Table of Contents
JIG NEVER WANTED TO BE A HERO—
He would have been perfectly happy just not to be pummeled on a daily basis. But after being kidnapped and dragged off on a quest adventure, he had inadvertently become a legend. And while he no longer got pummeled, he did get the jobs no one else wanted—the dangerous jobs.
So it was inevitable that when there was a threat to the whole mountain down in the part once claimed by the Necromancer and the Dragon—both now dead thanks to Jig—he was the one they’d expect to clean up the mess.
Burdened with some truly pitiful companions, and led by an ogre who’d made it all too clear what the price of failure would be, Jig went off to face certain death.
Actually, he was almost looking forward to dying. After all, that seemed to be the only way he’d ever convince anyone that he really wasn’t any kind of hero at all . . . .
JIM C. HINES’
Jig the Goblin
GOBLIN QUEST (Book One)
GOBLIN HERO (Book Two)
Copyright © 2007 by Jim C. Hines.
All Rights Reserved.
DAW Book Collectors No. 1400.
DAW Books are distributed by Penguin Group (USA) Inc.
All characters and events in this book are fictitious.
Any resemblance to persons living or dead is strictly coincidental.
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Nearly all the designs and trade names in this book are registered trademarks. All that are still in commercial use are protected by United States and international trademark law.
First Printing, May 2007
DAW TRADEMARK REGISTERED
U.S. PAT. OFF. AND FOREIGN COUNTRIES
HECHO EN U.S.A.
eISBN : 978-1-101-00766-2
I am absolutely delighted to share
with you all. Poor Jig wasn’t thrilled at the idea of another adventure, but that’s his problem. As with the first book, this one wouldn’t have happened without the help and support of a great many people.
First and foremost, my thanks to Sheila Gilbert, my editor. Not only does she demonstrate tremendous insight and great judgment in buying my books, but her suggestions on
have made it a far better story. Thanks also to Debra Euler and the other wonderful people at DAW Books.
Mel Grant has done it again, creating another amazing cover.
My agent, Steve Mancino, deserves a huge round of applause (not to mention pizza) for all his hard work. Not only did he help sell the goblin books to DAW, but thanks to Steve, you can also find Jig the goblin in Russia, Germany, and the Czech Republic. Just in case you wanted your own copy of ΠpΙΙκJIΙ чеΙΙЯ ΓобJIΙΙна.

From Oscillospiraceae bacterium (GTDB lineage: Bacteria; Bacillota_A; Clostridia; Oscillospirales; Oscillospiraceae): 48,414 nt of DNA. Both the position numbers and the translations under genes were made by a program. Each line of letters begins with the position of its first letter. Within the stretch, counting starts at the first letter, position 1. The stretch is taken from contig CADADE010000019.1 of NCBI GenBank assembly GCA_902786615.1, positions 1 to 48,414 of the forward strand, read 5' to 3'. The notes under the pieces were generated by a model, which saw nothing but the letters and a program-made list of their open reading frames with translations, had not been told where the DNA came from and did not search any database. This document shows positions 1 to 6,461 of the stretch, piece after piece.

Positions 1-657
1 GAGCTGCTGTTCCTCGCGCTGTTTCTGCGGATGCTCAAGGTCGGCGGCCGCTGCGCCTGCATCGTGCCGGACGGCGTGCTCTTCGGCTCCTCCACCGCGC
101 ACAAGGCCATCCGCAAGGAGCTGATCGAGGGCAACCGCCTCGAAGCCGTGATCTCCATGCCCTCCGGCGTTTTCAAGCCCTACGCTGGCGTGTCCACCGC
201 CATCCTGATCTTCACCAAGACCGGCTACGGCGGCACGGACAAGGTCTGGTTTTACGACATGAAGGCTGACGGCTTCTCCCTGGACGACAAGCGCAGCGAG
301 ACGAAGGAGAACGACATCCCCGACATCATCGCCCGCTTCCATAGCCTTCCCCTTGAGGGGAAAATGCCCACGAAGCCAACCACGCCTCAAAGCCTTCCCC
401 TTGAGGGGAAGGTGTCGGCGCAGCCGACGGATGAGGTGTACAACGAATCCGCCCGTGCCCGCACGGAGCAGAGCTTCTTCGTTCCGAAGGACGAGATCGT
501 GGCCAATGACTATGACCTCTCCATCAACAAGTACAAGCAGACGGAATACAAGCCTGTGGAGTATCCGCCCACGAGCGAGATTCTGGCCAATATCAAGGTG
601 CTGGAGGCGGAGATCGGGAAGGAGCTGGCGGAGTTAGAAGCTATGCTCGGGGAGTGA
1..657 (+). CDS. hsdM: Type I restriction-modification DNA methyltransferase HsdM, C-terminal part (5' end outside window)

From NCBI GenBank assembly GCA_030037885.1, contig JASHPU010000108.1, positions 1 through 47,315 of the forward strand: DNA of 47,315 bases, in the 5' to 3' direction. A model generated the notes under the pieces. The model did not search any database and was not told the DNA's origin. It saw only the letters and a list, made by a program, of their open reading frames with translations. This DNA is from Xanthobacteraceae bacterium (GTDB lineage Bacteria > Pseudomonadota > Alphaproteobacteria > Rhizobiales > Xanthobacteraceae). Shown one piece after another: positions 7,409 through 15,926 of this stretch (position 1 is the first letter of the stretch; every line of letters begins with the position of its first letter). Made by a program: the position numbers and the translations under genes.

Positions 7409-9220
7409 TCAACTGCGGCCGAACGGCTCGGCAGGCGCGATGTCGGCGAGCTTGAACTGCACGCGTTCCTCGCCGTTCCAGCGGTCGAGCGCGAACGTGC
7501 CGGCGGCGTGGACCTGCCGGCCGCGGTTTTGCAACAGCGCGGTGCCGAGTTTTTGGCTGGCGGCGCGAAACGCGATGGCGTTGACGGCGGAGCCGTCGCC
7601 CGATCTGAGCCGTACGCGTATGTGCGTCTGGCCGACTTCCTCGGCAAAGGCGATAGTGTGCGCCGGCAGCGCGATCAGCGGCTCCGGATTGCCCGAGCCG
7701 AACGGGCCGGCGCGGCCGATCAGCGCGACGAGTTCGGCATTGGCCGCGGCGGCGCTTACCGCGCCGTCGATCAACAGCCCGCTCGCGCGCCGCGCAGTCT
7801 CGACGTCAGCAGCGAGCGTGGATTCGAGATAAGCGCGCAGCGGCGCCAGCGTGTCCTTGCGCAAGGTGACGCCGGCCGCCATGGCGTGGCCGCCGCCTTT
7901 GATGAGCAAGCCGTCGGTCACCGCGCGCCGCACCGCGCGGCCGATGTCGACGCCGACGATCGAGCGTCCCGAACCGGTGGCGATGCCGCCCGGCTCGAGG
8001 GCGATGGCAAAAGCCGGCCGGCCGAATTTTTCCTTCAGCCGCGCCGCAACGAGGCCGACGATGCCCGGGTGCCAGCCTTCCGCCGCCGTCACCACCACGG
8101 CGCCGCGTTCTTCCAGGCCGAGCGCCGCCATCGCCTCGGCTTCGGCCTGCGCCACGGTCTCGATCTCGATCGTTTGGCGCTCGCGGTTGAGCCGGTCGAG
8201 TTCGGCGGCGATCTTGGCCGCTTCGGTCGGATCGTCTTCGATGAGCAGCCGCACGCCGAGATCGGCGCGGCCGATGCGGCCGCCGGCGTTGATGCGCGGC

Then there are the terrific people who read and critiqued my early drafts, particularly Catherine Shaffer, Heather Poppink, Mike Jasper, and Teddi Baer. Not to mention all my virtual pals who read the occasional snippet and offered support and encouragement.
To my wife, Amy, and to my own little goblins, Skylar and Jamie, your love and support mean more to me than I could ever say.
Finally, my humble thanks to all my readers. I’m both honored and thrilled to be able to share the second goblin book with you. I hope you enjoy it.
The Song of Jig (to the tune of the wizard drinking song “Sweet Tome of Ally Ba’ma”)
Heroes entered the darkness,
A dwarf, an elf, and two men,
Seeking fame, seeking glory,
Slaying goblins as they went.
But one lone goblin dodged their blades and
That lone goblin, he survived.
They tied him up, to be their guide down below,
But Jig’s the only one who came out alive.
Hail, Jig Dragonslayer.
His sword is strong, his aim is true.
Hail, Jig Dragonslayer.
Treat him well, or he might slay you too.
Jig led them down through the darkness,
To the realm of the dead,
Where corpses leaped from the shadows
And the heroes nearly lost their heads.
Jig the goblin did not cower.
His sword is strong, his aim is true.
No, Jig the goblin did not cower.
He drew his sword and ran the Necromancer
So Jig, he led those heroes deeper,
To the darkness where the dragon dwelled.
Steam was rising from his night black scales,
And his eyes were pits from hell.
Hail, Jig Dragonslayer.
His sword is strong, his aim is true.
Hail, Jig Dragonslayer.
While others fled, Jig grabbed a spear, and he
Hail, Jig Dragonslayer.
His sword is strong, his aim is true.
Jig finished off that beast of hell.
Then he finished off those heroes too.
So treat him well, or else he might slay you.
“How come goblins never live happily ever after?”
Jig the goblin was no warrior. His limbs were like blue sticks, his torn ear tended to flop to the side, and his fangs barely stretched up past his upper lips. As a child he had been relegated to muck duty, hauling caustic sludge through the goblin lair to fill the fire bowls that illuminated the cavern. The putrid, rotting-plant smell of muck would seep into his clothes, his hair, even his skin. And muck duty was far from the worst he had survived. He tried not to think about his time cleaning privies.
His grand quest a year ago hadn’t changed him. Well, except for the nightmares about the dragon Straum coming back to eat him, or the Necromancer casting a spell to wither Jig’s body until it crumbled to dust, or giant carrion-worms crawling into his bed-roll and—
Jig shook his head, trying to banish those images. Suffice it to say, he was still the same nearsighted runt he had been before. But he had emerged from the dragon’s lair with one potent gift: the ability to heal various injuries.
Given the nature of goblin life, this made Jig one of the busiest goblins in the lair.
His current patient, a muscular goblin named Braf, was everything a goblin warrior should be. Strong, tall, and dumb . . . even for a goblin. Somehow Braf had managed to wedge his own right fang deep inside his left nostril.
Jig shook his head. Braf raised stupidity to new heights, then threw it down to shatter on the earth below.